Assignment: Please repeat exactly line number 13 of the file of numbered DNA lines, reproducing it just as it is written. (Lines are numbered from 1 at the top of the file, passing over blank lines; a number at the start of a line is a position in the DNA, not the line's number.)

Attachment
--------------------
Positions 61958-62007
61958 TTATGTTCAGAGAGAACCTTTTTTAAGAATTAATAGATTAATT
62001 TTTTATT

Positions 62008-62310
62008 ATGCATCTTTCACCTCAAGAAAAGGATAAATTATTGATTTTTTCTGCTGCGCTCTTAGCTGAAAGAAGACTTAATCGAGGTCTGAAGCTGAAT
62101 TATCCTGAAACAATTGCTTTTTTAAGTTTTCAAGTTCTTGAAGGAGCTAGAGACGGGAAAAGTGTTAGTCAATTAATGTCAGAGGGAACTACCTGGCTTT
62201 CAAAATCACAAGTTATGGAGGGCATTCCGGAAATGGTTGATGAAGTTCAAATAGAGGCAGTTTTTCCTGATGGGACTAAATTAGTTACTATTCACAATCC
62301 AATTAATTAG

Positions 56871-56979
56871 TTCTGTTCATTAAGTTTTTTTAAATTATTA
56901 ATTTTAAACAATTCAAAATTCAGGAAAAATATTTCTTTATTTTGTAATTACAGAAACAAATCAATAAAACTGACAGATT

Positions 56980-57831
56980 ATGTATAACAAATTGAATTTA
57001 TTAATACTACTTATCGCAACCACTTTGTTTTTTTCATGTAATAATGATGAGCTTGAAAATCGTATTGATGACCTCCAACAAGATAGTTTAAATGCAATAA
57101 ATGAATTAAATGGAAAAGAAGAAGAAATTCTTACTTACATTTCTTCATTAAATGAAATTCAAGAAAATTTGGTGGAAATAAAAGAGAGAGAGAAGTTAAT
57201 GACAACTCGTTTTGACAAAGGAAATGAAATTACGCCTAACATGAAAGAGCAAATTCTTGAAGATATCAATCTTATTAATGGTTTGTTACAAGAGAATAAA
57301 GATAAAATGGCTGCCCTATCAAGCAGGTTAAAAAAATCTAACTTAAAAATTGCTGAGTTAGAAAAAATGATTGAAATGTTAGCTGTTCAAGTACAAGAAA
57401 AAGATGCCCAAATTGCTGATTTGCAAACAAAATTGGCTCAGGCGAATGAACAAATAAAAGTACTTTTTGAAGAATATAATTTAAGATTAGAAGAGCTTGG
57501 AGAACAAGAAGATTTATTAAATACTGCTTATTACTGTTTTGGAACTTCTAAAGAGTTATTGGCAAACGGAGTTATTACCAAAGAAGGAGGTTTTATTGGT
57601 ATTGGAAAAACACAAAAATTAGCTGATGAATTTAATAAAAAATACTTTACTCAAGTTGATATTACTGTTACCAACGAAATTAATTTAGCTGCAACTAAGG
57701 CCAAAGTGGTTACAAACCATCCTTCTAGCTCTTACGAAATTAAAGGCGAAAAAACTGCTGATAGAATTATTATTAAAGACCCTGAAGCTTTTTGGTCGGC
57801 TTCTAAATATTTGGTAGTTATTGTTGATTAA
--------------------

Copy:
56980 ATGTATAACAAATTGAATTTA